An Interview with Artemis Co-Founder and Sportswomen’s Advocacy Trainer, Alexis Bonogofsky

By Artemis and Alexis Bonogofsky

Artemis sits down with Alexis Bonogofsky, co-founder and Sportswomen’s Advocacy Trainer, to talk sportswomen, hunting, advocacy, dedication, and inspiration.


Artemis:  What brought you to Artemis?

Alexis:  In the past, I’ve never felt that sportsmen’s groups were for me. They seemed to be for people who were into big horns, lots of gear, and bragging about what they killed. I didn’t see many conversations about the issues that I think about with hunting; speaking out for the conservation of public lands and wildlife, ethical hunting, butchering, getting more women involved, and having hard conversations about how hunters and anglers can contribute more to the lands and waters that are essential to what we do. Nothing I saw spoke to my experience and beliefs so I kept to myself.

When the opportunity arose to help co-found a group dedicated to building a community of women hunters & anglers who are out to change the world and inspire new generations of the sporting community, I jumped at it. This is the language I understand.

Artemis:  Why do you spend much of your professional life teaching people about civil discourse and activism?

Alexis:  I think people know that participating in our democracy is important but knowing that and knowing how to be a part of it are two different things. It is a complex, complicated and polarized space. We are never really taught how to be an advocate for something, we are only taught it’s important to vote. Voting is important but even more important is the day-to-day work of being a citizen and participating in government decisions. I talk to people all over the country who tell me they are intimidated and frustrated and don’t know where to start. What I want more than anything is people who feel powerful and who feel like what they do matters.

I’ve been lucky enough to have amazing mentors and teachers in my life who have guided me along the way; helping me figure out what works with advocacy and what doesn’t work. There was a time my voice shook as I spoke at a public hearings. I was scared about what my community would think of me if I spoke out. But I also had people behind me supporting me and encouraging me to keep going. If I can help one person the way others have helped me than I feel like it is a life worth living.

Artemis:  Why do you believe that Artemis is a unique vehicle for teaching advocacy?

Alexis:  Artemis is a unique vehicle for teaching so much. Last fall I held a wild game butchering training on my farm near Billings. The people that came to that training then came to a wild game feed the following February where we talked about a Bureau of Land Management planning process in the Missouri Breaks region of Montana. Now, many of those people are coming to the advocacy training in Billings on May 19. The neat thing about Artemis is that we cover the entire range of what it means to be a sportswoman, from the skills it takes to hunt and fish to the skills it takes to protect the resource.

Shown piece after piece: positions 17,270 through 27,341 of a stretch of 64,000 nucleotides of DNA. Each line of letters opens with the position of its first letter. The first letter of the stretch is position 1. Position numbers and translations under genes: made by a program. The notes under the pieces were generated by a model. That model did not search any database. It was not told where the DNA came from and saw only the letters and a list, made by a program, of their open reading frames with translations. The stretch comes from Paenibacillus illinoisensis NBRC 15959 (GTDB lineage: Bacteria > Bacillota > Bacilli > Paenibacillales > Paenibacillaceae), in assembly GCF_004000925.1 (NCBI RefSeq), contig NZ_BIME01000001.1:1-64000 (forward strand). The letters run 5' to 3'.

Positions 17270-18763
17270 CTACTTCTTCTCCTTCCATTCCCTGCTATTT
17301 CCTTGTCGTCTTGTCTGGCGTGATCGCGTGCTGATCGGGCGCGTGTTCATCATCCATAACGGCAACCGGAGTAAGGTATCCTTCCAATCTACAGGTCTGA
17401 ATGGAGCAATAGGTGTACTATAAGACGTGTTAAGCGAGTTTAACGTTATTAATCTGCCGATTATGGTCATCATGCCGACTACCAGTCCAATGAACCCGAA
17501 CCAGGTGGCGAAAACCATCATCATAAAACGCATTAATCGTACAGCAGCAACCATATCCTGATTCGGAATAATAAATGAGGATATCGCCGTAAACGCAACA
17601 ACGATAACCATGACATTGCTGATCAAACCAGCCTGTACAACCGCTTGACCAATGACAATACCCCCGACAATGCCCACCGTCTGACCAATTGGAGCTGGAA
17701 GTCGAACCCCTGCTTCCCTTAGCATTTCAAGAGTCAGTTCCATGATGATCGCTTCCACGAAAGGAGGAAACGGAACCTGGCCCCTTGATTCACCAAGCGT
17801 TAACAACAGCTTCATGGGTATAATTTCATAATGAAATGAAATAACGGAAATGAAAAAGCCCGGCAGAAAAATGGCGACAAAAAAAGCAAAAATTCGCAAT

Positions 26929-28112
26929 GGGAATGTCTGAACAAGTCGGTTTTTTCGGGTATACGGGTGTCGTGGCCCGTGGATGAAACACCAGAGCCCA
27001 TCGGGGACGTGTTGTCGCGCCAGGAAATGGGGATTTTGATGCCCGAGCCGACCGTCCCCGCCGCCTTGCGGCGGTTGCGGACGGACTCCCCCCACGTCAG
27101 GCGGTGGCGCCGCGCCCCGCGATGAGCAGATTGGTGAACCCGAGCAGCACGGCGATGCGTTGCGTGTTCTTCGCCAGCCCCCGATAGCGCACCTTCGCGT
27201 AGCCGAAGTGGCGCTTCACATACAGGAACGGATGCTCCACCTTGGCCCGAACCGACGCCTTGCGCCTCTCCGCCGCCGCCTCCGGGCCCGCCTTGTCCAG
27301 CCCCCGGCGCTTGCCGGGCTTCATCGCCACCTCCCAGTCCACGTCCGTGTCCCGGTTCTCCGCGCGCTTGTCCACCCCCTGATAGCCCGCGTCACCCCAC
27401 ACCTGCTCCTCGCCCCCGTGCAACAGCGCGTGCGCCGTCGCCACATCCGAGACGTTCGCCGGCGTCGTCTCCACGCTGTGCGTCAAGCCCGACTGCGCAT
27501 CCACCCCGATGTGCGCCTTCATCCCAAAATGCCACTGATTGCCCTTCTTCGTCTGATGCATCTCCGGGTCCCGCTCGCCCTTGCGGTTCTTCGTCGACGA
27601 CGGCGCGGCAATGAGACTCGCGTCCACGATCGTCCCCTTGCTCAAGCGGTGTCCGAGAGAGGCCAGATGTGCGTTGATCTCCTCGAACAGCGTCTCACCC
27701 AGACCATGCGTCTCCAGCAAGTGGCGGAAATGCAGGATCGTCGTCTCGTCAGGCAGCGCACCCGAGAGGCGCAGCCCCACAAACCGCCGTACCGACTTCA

It is a model of giving back to people instead of taking from people. The question isn’t, what can we get people to do for us? The question we ask is what can we do for people to help them reach their goals as a sportswoman?

Artemis: What do you see as the main challenges facing the conservation movement? Are they unique to women?

Alexis: There are a lot of challenges. People are losing connections to the outdoors and therefore have less interest in protecting them. There are powerful people and corporations that want to take our public lands from us.

But every challenge is also an opportunity to do something different, to try something new, to be better. Can we create a conservation movement that inspires, defines and supports us? Can we create a community where people are learning, growing and teaching each other? Can we create space for new voices and different experiences?

I believe we can. I have no time for cynics and naysayers. Only time to move forward and do the work that needs to be done. We all have to take personal responsibility for the state of conservation and start from the only place we can, which is where we are.

Artemis:  Where’s your favorite place to hunt?

Alexis:  This question is super easy. My favorite place to hunt is southeast Montana. Ross Toole said it best, eastern Montana is the place “where the sky comes down the same distance all around and those who live in it love it – most of the time.” In one day, I can see pronghorn antelope, elk, mule deer, white tail deer, turkey, pheasant and grouse. It doesn’t get better than that.

Artemis:  Who’s your favorite woman conservationist of all time?

Alexis:  I would have to say my mom. If she hadn’t hunted and fished while I was growing up I might not have realized it was something that women do too. My mom made sure that my sister and I knew that what we decided to do with our lives and our free time had nothing to do with our gender. And if her and my dad hadn’t made sure I spent a majority of my childhood outside on boats, on horseback, on trails in the mountains and the prairies, I’m not sure I’d be doing what I’m doing today.

Artemis:  What do you see as the main goals when teaching aspiring sportswoman advocates and what do you hope participants will walk away with?

Alexis:  The main goal is to help people become more effective advocates for the places and lands and wildlife they care about. There is no need to spin your wheels and wonder what to do or wonder if what you are doing makes a difference. The women that founded Artemis have your back.


As part of Artemis’ commitment to training advocates and inspiring up and coming sportswoman conservationists, Alexis will be leading a series of sportswomen’s advocacy training across the West throughout the summer of 2018. Keep an eye out for the training in you state.